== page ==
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Eleanor Catton

Författare till Himlakroppar

9+ verk 6,283 medlemmar 328 recensioner 10 favoritmärkta

Om författaren

Eleanor Catton was born in Canada on September 24, 1985. She moved to New Zealand with her family when she was six years old. She studied English at the University of Canterbury and received a master's in creative writing at The Institute of Modern Letters, Victoria University of Wellington. Her visa mer debut novel, The Rehearsal, was published in 2008. Her second novel, The Luminaries, won the 2013 Man Booker Prize. In 2015 she ws made an Honorary Literary Fellows in the New Zealand Society of Authors' annual Waitangi Day Honours. In 2016, she was named as one of six, Arts New Zealand's Laureate Award winners. (Bowker Author Biography) visa färre

Verk av Eleanor Catton

Himlakroppar (2013) 4,843 exemplar
Repetitionen (2008) 700 exemplar
Birnam Wood (2023) 635 exemplar
Emma (2020 film) (2020) — Screenwriter — 99 exemplar
A fényességek (2016) 2 exemplar
Two Tides - story 1 exemplar

Associerade verk

The Penguin Book of Contemporary New Zealand Short Stories (2009) — Bidragsgivare — 6 exemplar


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This book made it onto the Giller Prize shortlist. I have a bit of a problem with that. Not because it's not a good book but because the author, although born in Canada, has not spent very much time living here. She was raised in New Zealand which is where this book is set. There is not a smidgeon of Canadiana in it. It's hard enough to make a living as an author in Canada; these prizes are a godsend for struggling writers. The final outcome saw the Giller Prize going to another ex-pat, Sarah Bernstein, but at least she grew up in Canada. Okay, rant over.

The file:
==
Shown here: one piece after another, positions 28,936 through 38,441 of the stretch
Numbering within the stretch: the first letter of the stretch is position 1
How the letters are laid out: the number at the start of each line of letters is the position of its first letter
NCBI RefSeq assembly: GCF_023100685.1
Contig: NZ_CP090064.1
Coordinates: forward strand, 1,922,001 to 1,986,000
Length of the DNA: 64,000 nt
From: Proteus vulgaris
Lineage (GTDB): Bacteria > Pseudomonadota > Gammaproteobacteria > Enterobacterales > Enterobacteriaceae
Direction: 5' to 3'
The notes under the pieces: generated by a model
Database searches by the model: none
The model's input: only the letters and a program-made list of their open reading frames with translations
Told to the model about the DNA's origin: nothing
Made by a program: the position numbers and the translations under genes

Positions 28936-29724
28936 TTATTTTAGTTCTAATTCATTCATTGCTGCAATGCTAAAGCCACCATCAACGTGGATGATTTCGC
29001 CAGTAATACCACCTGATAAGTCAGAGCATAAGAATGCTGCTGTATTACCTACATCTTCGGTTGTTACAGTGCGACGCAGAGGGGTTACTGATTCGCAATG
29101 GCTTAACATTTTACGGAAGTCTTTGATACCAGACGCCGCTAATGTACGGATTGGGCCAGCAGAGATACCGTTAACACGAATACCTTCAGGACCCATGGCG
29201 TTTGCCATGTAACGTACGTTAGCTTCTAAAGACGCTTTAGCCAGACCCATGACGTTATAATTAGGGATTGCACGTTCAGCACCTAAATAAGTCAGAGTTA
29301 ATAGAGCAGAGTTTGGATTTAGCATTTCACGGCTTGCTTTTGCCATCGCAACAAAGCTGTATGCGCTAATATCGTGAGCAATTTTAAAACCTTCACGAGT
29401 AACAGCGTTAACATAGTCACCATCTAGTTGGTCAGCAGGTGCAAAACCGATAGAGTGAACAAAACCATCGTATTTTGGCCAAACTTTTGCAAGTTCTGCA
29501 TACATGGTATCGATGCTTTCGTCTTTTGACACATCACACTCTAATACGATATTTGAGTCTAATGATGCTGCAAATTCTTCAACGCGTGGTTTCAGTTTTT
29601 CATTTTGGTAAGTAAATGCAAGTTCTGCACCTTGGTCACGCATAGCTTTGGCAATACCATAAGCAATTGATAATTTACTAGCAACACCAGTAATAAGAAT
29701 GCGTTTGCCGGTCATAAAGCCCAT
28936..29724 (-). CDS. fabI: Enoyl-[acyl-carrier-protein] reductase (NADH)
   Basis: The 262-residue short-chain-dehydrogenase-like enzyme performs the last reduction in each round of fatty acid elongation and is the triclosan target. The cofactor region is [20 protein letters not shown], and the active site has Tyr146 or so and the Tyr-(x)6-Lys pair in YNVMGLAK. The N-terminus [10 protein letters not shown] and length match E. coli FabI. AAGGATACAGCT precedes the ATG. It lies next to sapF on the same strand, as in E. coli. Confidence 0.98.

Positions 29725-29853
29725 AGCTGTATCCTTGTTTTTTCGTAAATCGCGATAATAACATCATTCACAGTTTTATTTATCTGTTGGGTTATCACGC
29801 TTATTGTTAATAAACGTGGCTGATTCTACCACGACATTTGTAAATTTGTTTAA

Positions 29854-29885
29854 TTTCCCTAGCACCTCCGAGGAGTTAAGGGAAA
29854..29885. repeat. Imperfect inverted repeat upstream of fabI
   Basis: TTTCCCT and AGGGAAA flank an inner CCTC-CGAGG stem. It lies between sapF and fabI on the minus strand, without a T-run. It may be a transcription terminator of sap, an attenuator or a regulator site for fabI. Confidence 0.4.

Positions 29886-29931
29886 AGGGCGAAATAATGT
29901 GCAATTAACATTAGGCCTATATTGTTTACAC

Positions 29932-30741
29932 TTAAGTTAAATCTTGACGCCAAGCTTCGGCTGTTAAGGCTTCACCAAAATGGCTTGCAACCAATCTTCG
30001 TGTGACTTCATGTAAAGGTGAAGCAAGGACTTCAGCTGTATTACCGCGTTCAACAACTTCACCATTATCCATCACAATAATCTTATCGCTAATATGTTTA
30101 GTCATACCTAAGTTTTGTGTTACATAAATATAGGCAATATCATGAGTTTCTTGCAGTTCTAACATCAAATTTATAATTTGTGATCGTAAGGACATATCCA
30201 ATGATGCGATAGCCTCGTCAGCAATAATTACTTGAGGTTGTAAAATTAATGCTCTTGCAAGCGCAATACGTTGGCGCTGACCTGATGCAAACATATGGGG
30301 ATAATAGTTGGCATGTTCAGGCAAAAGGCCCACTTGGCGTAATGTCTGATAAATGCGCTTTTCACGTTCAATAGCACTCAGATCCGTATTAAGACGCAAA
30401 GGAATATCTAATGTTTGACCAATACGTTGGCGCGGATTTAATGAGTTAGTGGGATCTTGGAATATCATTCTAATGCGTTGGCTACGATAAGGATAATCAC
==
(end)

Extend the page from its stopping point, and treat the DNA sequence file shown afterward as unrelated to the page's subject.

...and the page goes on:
I'm sure we all remember studying Shakespeare's Macbeth and most of us probably identified the title of this book from that play. In Macbeth the title character is told that he will only be defeated when Birnam Wood comes to Dunsinane. Since trees can't move Macbeth figures he is safe. But, indeed, Birnam Wood does come to Dunsinane because the advancing soldiers cut off branches to hide their approach to the castle and it looks like Birnam Wood is moving. So, what does that have to do with a book about eco-gardeners in New Zealand in 2017? The group's founder, Mira, came up with the name to identify the group with a concept of plants taking over where they haven't been found before. The group plants seeds and seedlings in disused public places and then sells or otherwise distributes the produce. Mira has the grand view for the group that it will become so established it will make enough money to support her and all the other gardeners. Meanwhile, her roommate and second in command, Shelley, is responsible for most of the grunt work and she's tired of that. She wants to leave but doesn't quite know how to tell Mira. Then in walks Tony, an original member of the group who has been away for a number of years. He had and still has a thing for Mira. Shelley figures if she can just get him to go to bed with her, Mira will be so upset she will kick Shelley out. There's just one flaw, Tony isn't interested in Shelley.Meanwhile, Mira is on track to take the group up to the next level. She hears of an abandoned farmstead near a landslide owned by the Darvishes. She goes there to check it out and finds that the property is about to be sold to an American billionaire. Robert Lemoine ostensibly wants to buy property to build a shelter in the event of a global holocaust. In fact, this is a cover story for his mining of an adjacent park for rare minerals he needs for his drone business. It's not quite clear why Lemoine wants Birnam Wood to be on the property but he offers to bankroll them as a pilot project. Tony is against doing business with Lemoine but the rest of Birnam Wood go along with it. Tony decides to investigate (he's a free-lance journalist) and runs across the illegal mining operation. Down at the farm things go pretty well until Lemoine hands out LSD and then a fatal accident occurs. Lemoine is very smart and figures he can cover up what happened. He also figures he can eliminate the threat that Tony poses. What do you think will happen? Let me tell you, it's nothing good but I was surprised by how bad it actually turned out.